The 2019 Mazda3 sedan comes standard with 16-inch alloy wheels, cloth seating surfaces and door trims, power windows with one-touch down/up feature. Metro News Service photo

Redesigned Mazda3 sedan a sleeper in performance, interior quality

Looks and a perky personality to boot

Mazda is having a tremendous couple of years, and the 2019 model year has been great for the Japanese automaker in terms of product line. Every Mazda I’ve driven this model year has been memorable (in a good way). Each one could be reviewed in a similar way. I look for consistent styling (AKA a “look”) and a driving performance with personality (AKA “fun” to drive). My tester this week has both of these qualities.

For 2019, the Mazda3 has all new looks. It’s available as both a sedan and a hatchback. I prefer the Mazda3 as a hatch, as I just think the styling is sexier and sleeker. This week’s tester, however, was the more mature sedan, but that doesn’t mean it’s dull or lacks youthful aesthetics.

Kudos to the Mazda design team for injecting enough youth, without making this small sedan silly or quirky like other cars in this segment. Rather, the Mazda3 sedan has a broad appeal that would work as a first-time car for a student or a first-job car for a young professional. It would even work as an empty-nester vehicle for an older generation driver. That’s part of the charm of the Mazda3.

The redesigned car has a timeless exterior with just enough styling to give it distinction on the road. The front end is cute and simple. The back end could use a little more sportiness with a spoiler (at least) and maybe more design flare. Certainly the back side is the Mazda3 sedan’s weakest area, and why I prefer it as a hatchback.

If you’ve read my other reviews of the Mazda product line, you find I describe them all similarly. This Mazda3 has loads of driving personality; the 2.5-liter 4-cylinder engine has a significant amount of pep and driving dynamics. It overperforms its output numbers as the 186-horsepower engine feels more like 250 horses. It’s quick off the line and handles extraordinarily well. The six-speed transmission was a bit of a disappointment for a newly redesigned car. I would’ve expected more gears, but for a six-speed, it actually performed well, with quick upshifts and downshifts. I’d take this six-speed transmission over a continuously variable transmission found in many of today’s vehicles.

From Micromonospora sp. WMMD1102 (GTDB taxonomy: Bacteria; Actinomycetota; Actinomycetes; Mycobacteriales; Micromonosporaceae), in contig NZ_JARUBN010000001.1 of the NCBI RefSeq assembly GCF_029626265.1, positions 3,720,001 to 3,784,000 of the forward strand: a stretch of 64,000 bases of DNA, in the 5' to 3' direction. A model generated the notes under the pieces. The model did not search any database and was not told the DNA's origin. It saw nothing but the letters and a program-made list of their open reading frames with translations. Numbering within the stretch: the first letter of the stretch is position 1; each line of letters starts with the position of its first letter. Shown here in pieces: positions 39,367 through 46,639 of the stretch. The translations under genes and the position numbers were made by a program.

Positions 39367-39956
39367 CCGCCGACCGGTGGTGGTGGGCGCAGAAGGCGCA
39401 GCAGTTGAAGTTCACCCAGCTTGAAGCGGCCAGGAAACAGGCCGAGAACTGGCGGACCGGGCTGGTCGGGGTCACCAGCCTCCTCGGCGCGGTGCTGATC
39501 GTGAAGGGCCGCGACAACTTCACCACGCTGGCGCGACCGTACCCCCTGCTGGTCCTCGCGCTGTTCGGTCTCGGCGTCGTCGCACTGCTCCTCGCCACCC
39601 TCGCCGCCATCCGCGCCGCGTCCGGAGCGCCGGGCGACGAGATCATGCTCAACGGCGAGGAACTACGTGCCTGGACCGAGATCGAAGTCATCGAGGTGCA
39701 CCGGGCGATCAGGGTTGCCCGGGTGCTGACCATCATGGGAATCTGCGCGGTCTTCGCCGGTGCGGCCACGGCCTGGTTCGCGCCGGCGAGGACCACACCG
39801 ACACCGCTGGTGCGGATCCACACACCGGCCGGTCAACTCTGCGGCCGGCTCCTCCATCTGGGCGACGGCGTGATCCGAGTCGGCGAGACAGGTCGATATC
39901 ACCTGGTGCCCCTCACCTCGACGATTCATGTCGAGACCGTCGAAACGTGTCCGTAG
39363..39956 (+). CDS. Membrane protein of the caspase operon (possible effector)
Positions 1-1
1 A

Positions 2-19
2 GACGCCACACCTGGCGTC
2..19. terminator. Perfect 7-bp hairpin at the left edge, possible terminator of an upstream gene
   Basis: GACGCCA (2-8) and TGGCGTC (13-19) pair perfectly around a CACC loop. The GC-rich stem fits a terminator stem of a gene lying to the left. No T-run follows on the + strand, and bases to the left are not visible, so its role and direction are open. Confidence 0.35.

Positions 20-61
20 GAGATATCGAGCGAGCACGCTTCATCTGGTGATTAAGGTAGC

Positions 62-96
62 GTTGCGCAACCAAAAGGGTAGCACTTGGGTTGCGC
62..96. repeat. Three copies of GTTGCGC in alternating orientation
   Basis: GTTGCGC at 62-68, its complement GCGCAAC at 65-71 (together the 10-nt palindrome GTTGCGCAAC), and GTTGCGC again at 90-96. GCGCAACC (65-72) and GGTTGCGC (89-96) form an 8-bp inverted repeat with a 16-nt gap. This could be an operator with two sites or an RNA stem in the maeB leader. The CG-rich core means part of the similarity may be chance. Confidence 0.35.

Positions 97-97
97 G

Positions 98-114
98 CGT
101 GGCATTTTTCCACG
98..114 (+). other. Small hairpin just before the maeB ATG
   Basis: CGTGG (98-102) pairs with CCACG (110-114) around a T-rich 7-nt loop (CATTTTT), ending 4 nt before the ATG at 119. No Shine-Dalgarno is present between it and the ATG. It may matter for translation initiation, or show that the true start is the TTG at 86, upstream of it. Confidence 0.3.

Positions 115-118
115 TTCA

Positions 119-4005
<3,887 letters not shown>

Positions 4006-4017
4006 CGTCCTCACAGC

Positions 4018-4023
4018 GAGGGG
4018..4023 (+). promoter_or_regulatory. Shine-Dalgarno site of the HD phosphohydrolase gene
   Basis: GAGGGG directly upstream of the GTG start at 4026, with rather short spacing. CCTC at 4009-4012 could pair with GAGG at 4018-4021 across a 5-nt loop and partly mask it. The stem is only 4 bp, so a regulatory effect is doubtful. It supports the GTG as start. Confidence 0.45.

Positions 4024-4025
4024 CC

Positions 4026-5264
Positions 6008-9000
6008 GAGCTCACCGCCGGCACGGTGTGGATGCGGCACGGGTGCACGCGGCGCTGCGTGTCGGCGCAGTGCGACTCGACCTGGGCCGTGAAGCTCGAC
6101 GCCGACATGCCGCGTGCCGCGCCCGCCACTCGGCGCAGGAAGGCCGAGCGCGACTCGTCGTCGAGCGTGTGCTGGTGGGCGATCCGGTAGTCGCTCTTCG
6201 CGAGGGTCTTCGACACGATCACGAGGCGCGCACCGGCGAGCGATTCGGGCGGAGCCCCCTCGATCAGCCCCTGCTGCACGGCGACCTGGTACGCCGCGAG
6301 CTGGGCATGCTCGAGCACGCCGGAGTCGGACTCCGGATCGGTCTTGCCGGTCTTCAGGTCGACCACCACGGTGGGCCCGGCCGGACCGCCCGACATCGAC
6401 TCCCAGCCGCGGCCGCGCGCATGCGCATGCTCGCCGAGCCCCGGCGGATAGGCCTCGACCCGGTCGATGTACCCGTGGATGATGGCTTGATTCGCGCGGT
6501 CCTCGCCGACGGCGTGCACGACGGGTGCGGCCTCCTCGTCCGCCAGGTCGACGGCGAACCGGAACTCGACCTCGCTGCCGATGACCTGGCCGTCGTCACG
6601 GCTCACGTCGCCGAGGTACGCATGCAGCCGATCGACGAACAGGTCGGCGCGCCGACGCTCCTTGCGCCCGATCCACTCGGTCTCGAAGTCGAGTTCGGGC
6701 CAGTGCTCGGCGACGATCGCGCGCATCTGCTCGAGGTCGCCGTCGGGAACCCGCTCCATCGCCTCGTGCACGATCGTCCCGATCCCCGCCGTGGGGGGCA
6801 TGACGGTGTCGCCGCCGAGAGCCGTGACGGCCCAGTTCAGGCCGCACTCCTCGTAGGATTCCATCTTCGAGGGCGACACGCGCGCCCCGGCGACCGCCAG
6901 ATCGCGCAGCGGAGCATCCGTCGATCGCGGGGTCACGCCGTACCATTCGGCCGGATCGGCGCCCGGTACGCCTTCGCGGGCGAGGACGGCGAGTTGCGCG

The Mazda3 is available in both front-wheel drive and all-wheel drive. My tester was the FWD version.

The interior is another asset for this new-look Mazda3. The high-quality materials used make this feel like a great bargain, when compared to other “cheaper” vehicles in this segment. The Mazda3 sedan has room for five passengers, although shoulder and legroom might get limited with three adults in the back seat. Keep it to two average-sized adults in the back seat and there won’t be any complaints with passenger comfort.

The trunk of the sedan has 13.1 cubic feet of cargo room. This is below-average for the segment. Consider the hatchback for those who might need more cargo room, as the hatch has 20.1 cubic feet of cargo room.

For every Mazda I review, I harp on the infotainment system. It’s been a point of contention for me for several years. I don’t like the interface and find it unnecessarily complex for simpler tasks like setting preset channels. There is a bigger learning curve for this system; my one week with it just doesn’t put me into the comfort zone. Perhaps it might grow on me more if I spent more time with it.

However, the 2019 Mazda3 has Apple CarPlay and Android Auto, and that allows you to overcome some of the annoyances of the infotainment system. Using CarPlay, I was able to enjoy the Bose 12-speaker sound system without being confounded by the infotainment system.

There are four trims for the Mazda3 sedan. My tester was the top-of-the-line Premium trim. It has a base price of $26,500. This trim comes with paddle shifters, LED lights, a power-sliding moonroof, leather seats and a head-up display that is more intrusive than helpful.

Fuel economy for the FWD Mazda3 is 27 mpg/city and 36 mpg/highway. Going over the 30-mpg plateau is always good. During a week’s worth of mixed driving, I averaged nearly 33 mpg.

Sales have been lagging on the Mazda3, so a redesign was in order. But more than anything, Mazda faces the challenge of getting people to try this car out. Once they get behind the wheel and feel the fun-to-drive persona of this car and the above-average interior, they will be impressed.


  • Price/As-tested price………………………………………… $26,500/$26,500
  • Mileage…………………………………… 27 mpg/city; 36 mpg/hwy
  • Engine……………………………………… 2.5-liter 4-cylinder
  • Horsepower…………………………… 186 hp/187 lbs.-ft.
  • Transmission…………………………… 6-speed automatic
  • Drive wheels……………. Front-wheel drive
  • Final assembly point……………. Hofu, Japan

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